The Luscher Color Test : The remarkable test that reveals personality through color Translated and edited by Ian Scott ; Base on the original German text by Dr. Max Luscher
New York : Random House, 1969. First American edition; first printing. Stated. Hardcover. 185 pages ; 22 cm. $6.95 dust jacket with minimal wear. Pages are clean and unmarked. Binding is firm. Included All 8 test cards inside.
THE LUSCHER COLOR TEST
The principle of the Luscher Color Test is that accurate psychological information can be gained about a person through his choices and rejections of colors. A simplified version of the test may be taken and interpreted quickly, and the layman can administer it to himself, even before reading this book. In fact, it is advisable that he do so: reading the text beforehand might prejudice his color selections.
By simply following the instructions on the front endpapers, which explain how to use the enclosed eight color cards and the Interpretation Tables (pp. 93-171). the reader will find how psychologically revealing color choices can be. He can then go on to Ian Scott's adaptation of Dr. Max Luscher's German text, where he will learn more about the theory of color psychology, and discover how professionals might administer the Luscher Test to obtain even more detailed and dependable results.
The Luscher Color Test has been widely accepted as a major diagnostic aid to psychologists and physicians in Europe since it was first presented in 1947, at the International Congress of Psychology in Lausanne, Switzerland. As this book illustrates, it is simple, essentially non-verbal, can be administered and interpreted quickly, is esthetically pleasing, and yet can provide a revealing glimpse into personality structure.
The Luscher Color Test, despite the ease and speed with which it can be administered, is a "deep" psychological test, developed for the use of psychiatrists, psychologists, physicians and those who are professionally involved with the conscious and unconscious characteristics and motivations of others. It is NOT a parlor game, and most emphatically it is not a weapon to be used in a general contest of "one-upmanship."
DR. MAX LUSCHER Born in Basel, Switzerland, in 1923, Max Luscher became fascinated with color psychology while still a young student. He graduated from the University of Basel, continued his studies in Stockholm and Paris, then returned to his alma mater as a professor of psychology.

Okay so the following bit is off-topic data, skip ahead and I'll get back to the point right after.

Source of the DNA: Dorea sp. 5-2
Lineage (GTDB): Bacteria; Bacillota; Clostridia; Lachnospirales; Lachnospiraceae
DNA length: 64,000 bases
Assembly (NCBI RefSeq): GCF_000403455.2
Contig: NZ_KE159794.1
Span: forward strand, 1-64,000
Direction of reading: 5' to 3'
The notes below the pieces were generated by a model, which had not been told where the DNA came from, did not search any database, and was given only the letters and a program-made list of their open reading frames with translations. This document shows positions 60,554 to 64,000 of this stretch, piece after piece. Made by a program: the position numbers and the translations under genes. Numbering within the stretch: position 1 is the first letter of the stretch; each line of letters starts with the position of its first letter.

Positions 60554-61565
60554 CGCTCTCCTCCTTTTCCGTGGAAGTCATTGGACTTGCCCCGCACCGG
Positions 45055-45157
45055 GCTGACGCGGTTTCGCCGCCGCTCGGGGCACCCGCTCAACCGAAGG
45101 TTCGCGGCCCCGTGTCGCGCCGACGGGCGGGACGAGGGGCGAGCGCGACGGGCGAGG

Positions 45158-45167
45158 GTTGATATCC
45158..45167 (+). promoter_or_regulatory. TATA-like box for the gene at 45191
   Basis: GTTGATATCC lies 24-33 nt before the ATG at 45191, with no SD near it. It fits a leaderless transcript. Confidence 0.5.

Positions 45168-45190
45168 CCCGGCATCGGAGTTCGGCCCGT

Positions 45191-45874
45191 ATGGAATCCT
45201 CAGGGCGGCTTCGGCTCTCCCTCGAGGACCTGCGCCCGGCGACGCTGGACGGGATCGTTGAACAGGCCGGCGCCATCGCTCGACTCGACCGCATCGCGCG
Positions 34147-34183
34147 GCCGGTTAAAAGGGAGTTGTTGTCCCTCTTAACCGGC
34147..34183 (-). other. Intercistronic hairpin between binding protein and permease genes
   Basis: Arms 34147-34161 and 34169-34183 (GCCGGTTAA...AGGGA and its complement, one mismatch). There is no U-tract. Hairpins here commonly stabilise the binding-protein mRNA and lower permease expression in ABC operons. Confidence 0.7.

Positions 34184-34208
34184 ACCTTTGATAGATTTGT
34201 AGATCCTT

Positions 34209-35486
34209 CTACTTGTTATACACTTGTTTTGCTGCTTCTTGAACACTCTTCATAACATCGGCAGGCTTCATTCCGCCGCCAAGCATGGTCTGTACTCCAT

In the years since 1947, when Luscher first presented his Color Test to an international medical conference in Lausanne, his work has continued to attract more and more attention. The test is now widely studied and used throughout Europe—by psychologists, physicians, and by industry, for screening job applicants. Dr. Luscher himself has been employed as a color consultant in such diversified fields as pharmaceuticals (with the Parke-Davis Company), packaging, flooring, advertising and architecture (he helped choose the colors for all the Volkswagen plants in West Germany.)
Dr. Luscher continues to experiment with and refine his Color Test; a revised set of interpretation tables, upon which this book is partly based, has recently been published in Switzerland.
Dr. Luscher lives with his wife Ingeborg, a well-known actress, in Lucerne.
IAN A. SCOTT was born in London, England, in 1913, and spent his early childhood in India, where his father was head of a university. Returning to England in 1920, he was educated at Dulwich College and subsequently at Clausthal University In Germany.
He joined the R.A.F. in 1932 as an officer pilot, and served during World War II with the Royal New Zealand Air Force. In 1947, he accepted the position of Deputy Director of Civil Aviation, where he played an instrumental part in developing the civil aviation network in the South Pacific.
In 1952, Mr. Scott began a second career in health and physical fitness; he is now the principal of the Grayshott Hall Health Centre in Surrey. His deep interest in the psychological factors which often underlie ill health led him to the Luscher Color Test and, hence, to a meeting with Luscher himself and their subsequent cooperation. In Dr. Luscher's words, "Mr. Scott brings to the Color Test an Initiative and an insight which I have not before encountered."
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